- Title: INEFFICIENCIES IN THE PRICING OF EXCHANGE TRADED FUNDS
- Authors: ANTTI PETAJISTO
- Publication: FINANCIAL ANALYST JOURNAL, I Q 2017 (version here)
What are the research questions?
The article provides new empirical evidence on the state of market efficiencies in ETFs by studying the following questions:
- What is the magnitude of the ETF premiums across all US-listed ETFs and all underlying asset class and over time?
- In particular, what is the magnitude of “true” ETF premiums when stale NAVs are accounted for?
- What do these premiums depend on?
- What is the economic magnitude of the mispricings?
What are the Academic Insights?
The author studies a sample of 1,813 funds with an aggregate $ 1.97 trillion in assets over the period from 2007 to 2014. He finds that:
- While the average premium across all funds is 6 bps, the volatility of the ETF premium is 49 bps. This means that with 95% probability, a fund is trading at a premium between about -96 bps and +96 bps, or with a 192 bps band. Specifically, the author finds that international equities, international bonds, municipal and high yield bonds exhibit volatilities between 40-140 bps around NAVs. In terms of persistence, the premiums are short lived: half a day for equities and 2-3 days for non-Treasury bonds.
- By proposing a new methodology to deal with stale pricing ( it compares each ETF price deviation from its peer group mean), the author finds that this adjustment reduces the premiums on funds with international or illiquid holdings but still leaves them fluctuating within a pricing band of 100-200 bps, which is economically significant.
- Stale pricing explains part of the premiums but it is not a complete explanation. The author investigates bid-ask spreads but finds that they are relatively tight for commonly traded ETFs.
- The author calculates that the total premiums across all ETFs add up to $41 billion. When including the stale price adjustment methodology, the premium still add up to $20 billion. This is a proxy for costs of suboptimal timing of ETF trades ( and conversely, earnings from liquidity provisions). As a comparison, the entire ETF industry is estimated to earn $6 billion a year in management fees.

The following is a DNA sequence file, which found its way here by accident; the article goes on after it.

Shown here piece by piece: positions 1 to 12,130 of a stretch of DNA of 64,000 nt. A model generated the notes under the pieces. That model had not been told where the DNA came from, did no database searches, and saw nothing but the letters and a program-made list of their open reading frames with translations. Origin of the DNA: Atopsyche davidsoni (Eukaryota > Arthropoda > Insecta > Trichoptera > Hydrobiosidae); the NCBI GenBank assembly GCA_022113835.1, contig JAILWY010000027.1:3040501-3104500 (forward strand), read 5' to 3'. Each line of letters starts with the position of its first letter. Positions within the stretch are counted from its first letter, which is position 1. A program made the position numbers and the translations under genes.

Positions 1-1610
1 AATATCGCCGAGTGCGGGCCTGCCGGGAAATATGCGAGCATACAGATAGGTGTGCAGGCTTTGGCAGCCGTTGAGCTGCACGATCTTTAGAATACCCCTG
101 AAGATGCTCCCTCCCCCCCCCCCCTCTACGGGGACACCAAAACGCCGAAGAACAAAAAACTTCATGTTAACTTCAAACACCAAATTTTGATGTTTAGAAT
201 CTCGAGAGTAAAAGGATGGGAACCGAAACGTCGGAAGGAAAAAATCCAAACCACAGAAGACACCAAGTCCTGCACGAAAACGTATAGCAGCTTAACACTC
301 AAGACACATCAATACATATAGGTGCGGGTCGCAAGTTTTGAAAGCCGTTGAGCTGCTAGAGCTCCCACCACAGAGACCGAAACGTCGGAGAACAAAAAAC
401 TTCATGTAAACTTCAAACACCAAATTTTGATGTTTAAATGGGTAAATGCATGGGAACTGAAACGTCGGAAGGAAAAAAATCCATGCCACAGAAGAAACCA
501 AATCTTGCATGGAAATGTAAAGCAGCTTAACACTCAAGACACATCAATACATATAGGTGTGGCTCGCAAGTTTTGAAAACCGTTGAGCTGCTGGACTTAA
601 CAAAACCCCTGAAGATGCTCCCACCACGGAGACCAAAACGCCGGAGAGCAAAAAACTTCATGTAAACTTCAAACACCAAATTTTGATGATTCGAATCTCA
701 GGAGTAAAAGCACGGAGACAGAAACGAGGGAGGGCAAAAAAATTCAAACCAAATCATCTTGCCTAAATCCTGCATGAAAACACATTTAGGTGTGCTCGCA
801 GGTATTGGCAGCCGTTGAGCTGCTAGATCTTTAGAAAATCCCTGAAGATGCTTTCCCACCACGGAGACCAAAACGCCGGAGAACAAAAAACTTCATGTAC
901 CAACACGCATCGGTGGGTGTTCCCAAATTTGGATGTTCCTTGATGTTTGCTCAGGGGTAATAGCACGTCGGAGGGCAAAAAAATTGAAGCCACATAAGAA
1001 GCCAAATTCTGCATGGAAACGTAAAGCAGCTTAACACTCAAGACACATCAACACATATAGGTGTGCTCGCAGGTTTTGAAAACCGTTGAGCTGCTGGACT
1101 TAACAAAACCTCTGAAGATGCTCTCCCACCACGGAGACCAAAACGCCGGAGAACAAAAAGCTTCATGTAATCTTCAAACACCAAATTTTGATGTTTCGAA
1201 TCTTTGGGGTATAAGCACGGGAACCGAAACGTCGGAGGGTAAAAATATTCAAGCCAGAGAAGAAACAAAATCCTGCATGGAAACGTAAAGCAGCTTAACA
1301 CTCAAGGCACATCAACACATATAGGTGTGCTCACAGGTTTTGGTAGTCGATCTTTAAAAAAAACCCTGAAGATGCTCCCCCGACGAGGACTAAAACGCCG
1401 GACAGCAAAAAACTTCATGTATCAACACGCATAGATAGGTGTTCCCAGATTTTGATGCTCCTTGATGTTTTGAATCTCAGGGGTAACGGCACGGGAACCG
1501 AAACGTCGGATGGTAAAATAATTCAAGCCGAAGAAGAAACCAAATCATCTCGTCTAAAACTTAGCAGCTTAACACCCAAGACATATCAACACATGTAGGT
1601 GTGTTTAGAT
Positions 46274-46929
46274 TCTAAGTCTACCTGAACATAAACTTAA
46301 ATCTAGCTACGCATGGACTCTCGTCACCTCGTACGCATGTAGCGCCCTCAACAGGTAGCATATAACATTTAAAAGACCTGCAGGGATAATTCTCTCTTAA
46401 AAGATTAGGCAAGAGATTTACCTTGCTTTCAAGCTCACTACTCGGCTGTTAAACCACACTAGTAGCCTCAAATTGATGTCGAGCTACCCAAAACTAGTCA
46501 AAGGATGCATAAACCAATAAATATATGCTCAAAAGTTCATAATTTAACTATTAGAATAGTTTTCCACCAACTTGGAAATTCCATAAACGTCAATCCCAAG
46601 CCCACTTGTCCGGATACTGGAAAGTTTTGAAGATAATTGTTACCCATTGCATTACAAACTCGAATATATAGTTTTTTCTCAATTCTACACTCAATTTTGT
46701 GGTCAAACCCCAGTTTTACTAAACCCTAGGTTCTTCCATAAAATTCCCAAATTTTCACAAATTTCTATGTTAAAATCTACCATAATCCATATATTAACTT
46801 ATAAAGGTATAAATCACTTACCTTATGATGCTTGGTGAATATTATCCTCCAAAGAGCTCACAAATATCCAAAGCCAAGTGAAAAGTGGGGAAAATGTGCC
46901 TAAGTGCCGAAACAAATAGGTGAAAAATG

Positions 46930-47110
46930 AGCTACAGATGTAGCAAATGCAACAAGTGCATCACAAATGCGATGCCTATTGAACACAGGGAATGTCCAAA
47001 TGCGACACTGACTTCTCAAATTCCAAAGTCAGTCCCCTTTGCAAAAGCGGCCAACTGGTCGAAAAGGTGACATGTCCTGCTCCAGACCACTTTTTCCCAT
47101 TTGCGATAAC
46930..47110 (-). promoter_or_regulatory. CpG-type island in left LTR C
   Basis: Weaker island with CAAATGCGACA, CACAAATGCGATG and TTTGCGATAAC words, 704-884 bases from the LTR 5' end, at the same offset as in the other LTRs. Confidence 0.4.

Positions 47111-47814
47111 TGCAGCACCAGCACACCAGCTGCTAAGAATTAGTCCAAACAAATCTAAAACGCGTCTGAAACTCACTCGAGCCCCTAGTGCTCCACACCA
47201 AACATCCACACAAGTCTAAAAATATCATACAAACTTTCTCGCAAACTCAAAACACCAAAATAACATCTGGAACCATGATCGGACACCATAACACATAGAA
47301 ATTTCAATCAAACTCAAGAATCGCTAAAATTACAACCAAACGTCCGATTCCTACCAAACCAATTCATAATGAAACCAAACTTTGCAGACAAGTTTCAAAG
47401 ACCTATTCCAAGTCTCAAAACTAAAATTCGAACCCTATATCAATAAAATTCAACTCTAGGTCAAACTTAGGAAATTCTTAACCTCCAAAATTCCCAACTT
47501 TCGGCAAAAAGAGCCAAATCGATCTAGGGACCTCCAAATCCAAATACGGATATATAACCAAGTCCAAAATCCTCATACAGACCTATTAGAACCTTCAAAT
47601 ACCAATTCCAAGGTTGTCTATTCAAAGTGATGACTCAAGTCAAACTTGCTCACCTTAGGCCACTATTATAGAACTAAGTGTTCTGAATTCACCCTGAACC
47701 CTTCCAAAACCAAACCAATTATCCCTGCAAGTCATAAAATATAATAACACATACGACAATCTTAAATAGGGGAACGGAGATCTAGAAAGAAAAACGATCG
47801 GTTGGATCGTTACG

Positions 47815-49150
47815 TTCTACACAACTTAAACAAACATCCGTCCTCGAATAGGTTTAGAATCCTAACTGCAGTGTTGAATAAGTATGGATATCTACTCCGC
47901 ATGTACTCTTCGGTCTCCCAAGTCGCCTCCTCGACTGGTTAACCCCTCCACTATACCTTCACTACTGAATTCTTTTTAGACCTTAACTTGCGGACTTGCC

Why does it matter?
Some ETF funds compete by reducing a few basis points off their fees to bring them below 10 bps a year. Investors should be aware that by focusing only on the expense ratio, they may be overlooking a potentially bigger cost: the effect of an adverse premium on the transaction price.
This article provide evidence that trading ETFs with non-Treasury bonds or international securities as the underlying assets exposes the investor to the risk of poor trade timing because of premiums. The author proposes three methodology to improve the timing of the trade:
- compare the ETF’s price to the “intraday indicative value (IIV)- but in case of illiquidity or different time zone it may not be readily available
- utilize the peer-group approach proposed in the article
- look at the latest official premiums and trade only when markets have been flat for the last few days
The Most Important Chart from the Paper: